Michael T. Rafi, Rafi Law Firm, Atlanta.

A dog-bite trial in Cobb County settled for $450,000 before closing arguments Wednesday, ending a case in which the owners of “hound dog” named Winston claimed he had never bitten anyone, including plaintiff Greg Summerhill, who underwent two knee surgeries subsequent to the incident.

Plaintiffs attorney Michael Rafi said the defense’s highest offer to settle pretrial was $100,000.  

“Their position from start to finish was that the dog never bit Greg, despite the testimony of three eyewitnesses, photos of the punctures in his knee, and testimony from the doctor at Emory that he had bite marks,” said Rafi, who handled the case with Rafi Law Firm partner Arthur York.

Key to the defense were assertions that Summerhill stayed on the job after the bite, which Rafi confirmed.

“He worked as best he could the rest of the day,” said Rafi. “The big disagreement was whether he had carried furniture and boxes upstairs, and the other three witnesses—who had nothing to lose either way—said he didn’t do that.”

The dog was on a leash being held by co-defendant Angela Garcia-Ferrer, Rafi said. She offered Summerhill a bandage afterward, he added.

Defense attorney Richard Eason Jr., who handled the case with Eason, Kennedy & Crawford partner David Crawford, declined to comment.   

According to Rafi and court filings, Summerhill, now 51, was part of a crew moving the belongings of Ramone and Angela Garcia-Ferrer into a house in Marietta in 2014 when the incident occurred.

Rafi said the woman had two dogs on leashes on the sidewalk in front of the house, one of which was Winston, a hound mix that Rafi said weighed about 45 pounds.

“We said they were retractable leashes, she said they were solid [non-expandable] leashes,” Rafi said.

Rafi said witnesses testified that Winston had jumped up and strained at his leash, and when Garcia-Ferrer released tension and said “meet the men,” Winston bit Summerhill.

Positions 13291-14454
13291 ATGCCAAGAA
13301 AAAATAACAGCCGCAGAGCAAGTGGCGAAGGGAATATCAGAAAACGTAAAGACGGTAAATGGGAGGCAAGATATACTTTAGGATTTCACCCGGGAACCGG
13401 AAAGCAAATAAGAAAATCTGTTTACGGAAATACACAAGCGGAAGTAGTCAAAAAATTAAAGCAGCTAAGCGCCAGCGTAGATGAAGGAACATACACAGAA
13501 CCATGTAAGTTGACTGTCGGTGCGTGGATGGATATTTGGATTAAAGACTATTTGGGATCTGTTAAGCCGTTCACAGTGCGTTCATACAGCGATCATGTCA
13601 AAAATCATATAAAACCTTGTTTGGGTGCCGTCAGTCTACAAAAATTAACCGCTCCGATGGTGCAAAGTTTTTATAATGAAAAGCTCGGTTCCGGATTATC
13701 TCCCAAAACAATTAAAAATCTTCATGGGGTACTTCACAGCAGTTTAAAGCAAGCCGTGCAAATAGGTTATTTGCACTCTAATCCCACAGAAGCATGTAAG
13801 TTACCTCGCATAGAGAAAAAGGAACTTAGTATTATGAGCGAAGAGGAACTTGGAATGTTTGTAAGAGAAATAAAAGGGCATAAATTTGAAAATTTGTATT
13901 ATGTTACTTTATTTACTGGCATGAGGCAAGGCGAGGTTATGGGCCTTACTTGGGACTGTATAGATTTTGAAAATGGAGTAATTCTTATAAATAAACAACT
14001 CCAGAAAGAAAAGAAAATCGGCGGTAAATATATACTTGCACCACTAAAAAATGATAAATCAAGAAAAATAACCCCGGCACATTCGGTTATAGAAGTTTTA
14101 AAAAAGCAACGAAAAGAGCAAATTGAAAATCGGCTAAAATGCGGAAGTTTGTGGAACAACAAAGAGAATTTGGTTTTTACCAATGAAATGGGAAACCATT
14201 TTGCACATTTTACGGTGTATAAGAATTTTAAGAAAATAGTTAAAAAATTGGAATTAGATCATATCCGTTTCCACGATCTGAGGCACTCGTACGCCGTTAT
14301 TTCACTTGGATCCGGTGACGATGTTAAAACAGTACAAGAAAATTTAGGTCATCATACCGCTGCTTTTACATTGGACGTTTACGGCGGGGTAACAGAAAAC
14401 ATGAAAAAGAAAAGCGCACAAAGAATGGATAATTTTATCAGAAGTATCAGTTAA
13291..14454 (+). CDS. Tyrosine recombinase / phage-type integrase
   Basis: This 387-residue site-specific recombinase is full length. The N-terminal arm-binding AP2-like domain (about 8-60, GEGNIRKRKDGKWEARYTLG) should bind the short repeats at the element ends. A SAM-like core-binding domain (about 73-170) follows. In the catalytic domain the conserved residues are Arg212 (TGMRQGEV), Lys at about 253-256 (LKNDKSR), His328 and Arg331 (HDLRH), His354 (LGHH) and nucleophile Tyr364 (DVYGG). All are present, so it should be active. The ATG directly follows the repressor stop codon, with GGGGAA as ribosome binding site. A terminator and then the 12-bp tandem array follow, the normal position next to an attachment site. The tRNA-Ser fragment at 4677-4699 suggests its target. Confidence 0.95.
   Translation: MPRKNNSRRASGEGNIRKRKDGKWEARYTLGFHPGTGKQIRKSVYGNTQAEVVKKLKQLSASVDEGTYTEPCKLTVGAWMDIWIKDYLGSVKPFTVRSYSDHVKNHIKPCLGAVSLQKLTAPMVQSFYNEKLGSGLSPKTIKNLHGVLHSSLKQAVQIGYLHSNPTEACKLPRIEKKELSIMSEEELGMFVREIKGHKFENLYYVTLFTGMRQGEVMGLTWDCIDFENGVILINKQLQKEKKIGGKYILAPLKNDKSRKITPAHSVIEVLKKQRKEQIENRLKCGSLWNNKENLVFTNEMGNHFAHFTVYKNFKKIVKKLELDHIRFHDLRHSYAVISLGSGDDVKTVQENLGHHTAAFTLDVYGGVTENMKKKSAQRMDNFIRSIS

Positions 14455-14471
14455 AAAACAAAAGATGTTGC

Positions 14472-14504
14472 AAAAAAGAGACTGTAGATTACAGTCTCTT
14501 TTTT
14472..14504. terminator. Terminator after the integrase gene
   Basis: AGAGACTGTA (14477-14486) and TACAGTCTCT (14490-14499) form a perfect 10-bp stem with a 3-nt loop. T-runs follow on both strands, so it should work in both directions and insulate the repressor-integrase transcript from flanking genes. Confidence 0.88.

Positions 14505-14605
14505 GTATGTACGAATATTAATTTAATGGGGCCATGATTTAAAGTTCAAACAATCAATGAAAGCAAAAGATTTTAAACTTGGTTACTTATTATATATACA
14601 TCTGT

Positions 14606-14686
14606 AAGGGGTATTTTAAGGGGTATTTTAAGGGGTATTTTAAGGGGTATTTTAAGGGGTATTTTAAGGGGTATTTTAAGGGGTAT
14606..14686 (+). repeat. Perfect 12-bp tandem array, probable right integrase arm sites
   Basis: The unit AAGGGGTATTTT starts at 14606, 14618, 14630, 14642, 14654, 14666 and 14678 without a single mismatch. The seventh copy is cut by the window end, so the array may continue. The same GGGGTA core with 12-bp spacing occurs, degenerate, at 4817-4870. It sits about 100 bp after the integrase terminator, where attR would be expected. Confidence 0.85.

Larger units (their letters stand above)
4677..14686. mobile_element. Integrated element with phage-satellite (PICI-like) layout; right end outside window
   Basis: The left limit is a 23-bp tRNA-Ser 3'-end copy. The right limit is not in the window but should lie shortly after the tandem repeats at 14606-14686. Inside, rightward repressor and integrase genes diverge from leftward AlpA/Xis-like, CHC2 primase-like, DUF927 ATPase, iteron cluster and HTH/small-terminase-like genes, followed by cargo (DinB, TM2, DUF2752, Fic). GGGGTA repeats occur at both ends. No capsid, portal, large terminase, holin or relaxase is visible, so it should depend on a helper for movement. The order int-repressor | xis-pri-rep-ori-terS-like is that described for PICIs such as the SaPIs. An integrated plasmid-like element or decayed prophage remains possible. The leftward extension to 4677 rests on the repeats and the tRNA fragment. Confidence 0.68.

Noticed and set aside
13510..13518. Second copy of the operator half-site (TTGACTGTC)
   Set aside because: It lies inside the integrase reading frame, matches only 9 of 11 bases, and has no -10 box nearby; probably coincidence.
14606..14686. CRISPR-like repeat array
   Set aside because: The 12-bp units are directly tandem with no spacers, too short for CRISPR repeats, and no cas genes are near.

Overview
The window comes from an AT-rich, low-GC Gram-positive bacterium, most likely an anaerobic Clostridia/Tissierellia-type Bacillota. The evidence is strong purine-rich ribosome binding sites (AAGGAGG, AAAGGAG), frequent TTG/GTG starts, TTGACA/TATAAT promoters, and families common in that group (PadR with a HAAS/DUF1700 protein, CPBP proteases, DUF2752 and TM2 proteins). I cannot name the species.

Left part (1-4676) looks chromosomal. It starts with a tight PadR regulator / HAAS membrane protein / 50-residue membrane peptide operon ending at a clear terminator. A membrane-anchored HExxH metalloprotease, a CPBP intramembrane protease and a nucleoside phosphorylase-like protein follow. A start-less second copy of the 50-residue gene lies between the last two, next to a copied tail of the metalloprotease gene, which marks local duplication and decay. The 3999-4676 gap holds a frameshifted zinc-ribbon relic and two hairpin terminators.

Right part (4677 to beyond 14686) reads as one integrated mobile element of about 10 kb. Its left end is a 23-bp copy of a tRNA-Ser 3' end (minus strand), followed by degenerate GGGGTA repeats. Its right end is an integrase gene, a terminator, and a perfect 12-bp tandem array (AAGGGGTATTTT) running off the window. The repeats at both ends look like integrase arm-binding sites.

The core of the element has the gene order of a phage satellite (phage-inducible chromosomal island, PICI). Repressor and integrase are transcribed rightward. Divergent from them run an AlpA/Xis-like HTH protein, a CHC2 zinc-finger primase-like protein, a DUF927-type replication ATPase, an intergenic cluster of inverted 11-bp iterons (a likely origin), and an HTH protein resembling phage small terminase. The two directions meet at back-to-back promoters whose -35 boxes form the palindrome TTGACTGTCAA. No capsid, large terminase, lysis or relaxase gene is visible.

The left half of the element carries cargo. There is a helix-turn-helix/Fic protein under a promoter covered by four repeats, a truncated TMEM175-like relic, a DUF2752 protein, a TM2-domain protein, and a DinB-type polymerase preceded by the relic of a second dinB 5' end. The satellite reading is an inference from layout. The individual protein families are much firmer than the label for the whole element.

Summerhill worked the rest of the day that Saturday and called in Monday to say he couldn’t work. He called the Emory Clinic the next day and booked a visit for the following week, the earliest time he could get.

Summerhill underwent two arthroscopic knee surgeries and rehabilitation, running up more than $161,000 in medical bills. Rafi said he is likely to need a knee replacement in the future as well.    

According to the defense portion of the pretrial order, Winston was on a solid 6-foot leash “under the complete control” of Garcia-Ferrer, and “never moved” toward Summerhill.

Winston had never before been the subject of any complaint, and “no one called animal control, the police or reported to any doctor of emergency room” afterward, it said.

“Garcia-Ferrer never saw any bite, wound, blood or injury of any kind,” the order said.

Rather, it argued, Summerhill’s degenerative knee problems were the result of years of heavy lifting and moving furniture.

Rafi filed a negligence suit in Cobb County State Court naming the Garcia-Ferrers as defendants in 2016.  

Their IDS Property Casualty homeowners’ policy carried a $500,000 limit, Rafi said, and in September 2016 he sent an offer of judgment to settle the case for $190,000.

Last November, shortly after a failed mediation before Gino Brogdon Jr. at Miles Mediation, the defense responded with an offer of $100,000.

Rafi said Summerhill reached a “very favorable” settlement on his workers’ compensation claim, “and that gave us the ability to push this forward for him.”

Trial began Monday before Judge Carl Bowers.

Rafi said his arguments emphasized the testimony of Summerhill’s three fellow movers—two of whom were from out of state and had never met him before—and his doctor.

“We told the jury the case was ‘they said v. she said,’” Rafi said. “They all had the same story, and the jury would have had to disbelieve all those witnesses, and we thought that was unreasonable.”

The case settled Wednesday as the parties were preparing for a charge conference. 

“I have to say the defense lawyers worked extremely hard,” said Rafi. “They were presented with very tough facts and did the best they possibly could with them.”